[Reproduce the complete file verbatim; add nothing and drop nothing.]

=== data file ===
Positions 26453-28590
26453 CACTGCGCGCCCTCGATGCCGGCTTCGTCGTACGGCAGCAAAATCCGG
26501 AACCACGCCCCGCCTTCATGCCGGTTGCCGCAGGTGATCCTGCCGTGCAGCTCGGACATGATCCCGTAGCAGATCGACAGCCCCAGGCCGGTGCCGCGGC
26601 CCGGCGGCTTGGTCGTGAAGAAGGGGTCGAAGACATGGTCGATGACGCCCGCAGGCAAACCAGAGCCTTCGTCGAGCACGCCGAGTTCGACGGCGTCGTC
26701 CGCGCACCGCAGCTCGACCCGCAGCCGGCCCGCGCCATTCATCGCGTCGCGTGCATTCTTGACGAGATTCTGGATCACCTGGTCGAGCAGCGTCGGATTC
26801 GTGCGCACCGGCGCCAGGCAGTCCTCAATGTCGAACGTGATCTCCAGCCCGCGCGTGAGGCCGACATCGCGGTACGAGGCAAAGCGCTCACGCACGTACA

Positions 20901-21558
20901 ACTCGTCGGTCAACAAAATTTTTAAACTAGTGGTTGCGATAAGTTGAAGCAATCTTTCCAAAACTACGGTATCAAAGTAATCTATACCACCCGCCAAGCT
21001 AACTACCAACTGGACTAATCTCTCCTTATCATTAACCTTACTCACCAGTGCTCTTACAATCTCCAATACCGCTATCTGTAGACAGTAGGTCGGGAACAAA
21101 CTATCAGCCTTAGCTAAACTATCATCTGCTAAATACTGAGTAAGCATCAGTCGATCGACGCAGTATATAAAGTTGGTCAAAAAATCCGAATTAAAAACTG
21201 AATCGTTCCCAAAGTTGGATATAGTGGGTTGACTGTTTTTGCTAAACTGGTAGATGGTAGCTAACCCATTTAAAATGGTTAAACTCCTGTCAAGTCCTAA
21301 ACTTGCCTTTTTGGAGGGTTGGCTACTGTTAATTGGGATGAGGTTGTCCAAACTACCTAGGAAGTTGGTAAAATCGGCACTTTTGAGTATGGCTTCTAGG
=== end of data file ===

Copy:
Positions 26453-28590
26453 CACTGCGCGCCCTCGATGCCGGCTTCGTCGTACGGCAGCAAAATCCGG
26501 AACCACGCCCCGCCTTCATGCCGGTTGCCGCAGGTGATCCTGCCGTGCAGCTCGGACATGATCCCGTAGCAGATCGACAGCCCCAGGCCGGTGCCGCGGC
26601 CCGGCGGCTTGGTCGTGAAGAAGGGGTCGAAGACATGGTCGATGACGCCCGCAGGCAAACCAGAGCCTTCGTCGAGCACGCCGAGTTCGACGGCGTCGTC
26701 CGCGCACCGCAGCTCGACCCGCAGCCGGCCCGCGCCATTCATCGCGTCGCGTGCATTCTTGACGAGATTCTGGATCACCTGGTCGAGCAGCGTCGGATTC
26801 GTGCGCACCGGCGCCAGGCAGTCCTCAATGTCGAACGTGATCTCCAGCCCGCGCGTGAGGCCGACATCGCGGTACGAGGCAAAGCGCTCACGCACGTACA

Positions 20901-21558
20901 ACTCGTCGGTCAACAAAATTTTTAAACTAGTGGTTGCGATAAGTTGAAGCAATCTTTCCAAAACTACGGTATCAAAGTAATCTATACCACCCGCCAAGCT
21001 AACTACCAACTGGACTAATCTCTCCTTATCATTAACCTTACTCACCAGTGCTCTTACAATCTCCAATACCGCTATCTGTAGACAGTAGGTCGGGAACAAA
21101 CTATCAGCCTTAGCTAAACTATCATCTGCTAAATACTGAGTAAGCATCAGTCGATCGACGCAGTATATAAAGTTGGTCAAAAAATCCGAATTAAAAACTG
21201 AATCGTTCCCAAAGTTGGATATAGTGGGTTGACTGTTTTTGCTAAACTGGTAGATGGTAGCTAACCCATTTAAAATGGTTAAACTCCTGTCAAGTCCTAA
21301 ACTTGCCTTTTTGGAGGGTTGGCTACTGTTAATTGGGATGAGGTTGTCCAAACTACCTAGGAAGTTGGTAAAATCGGCACTTTTGAGTATGGCTTCTAGG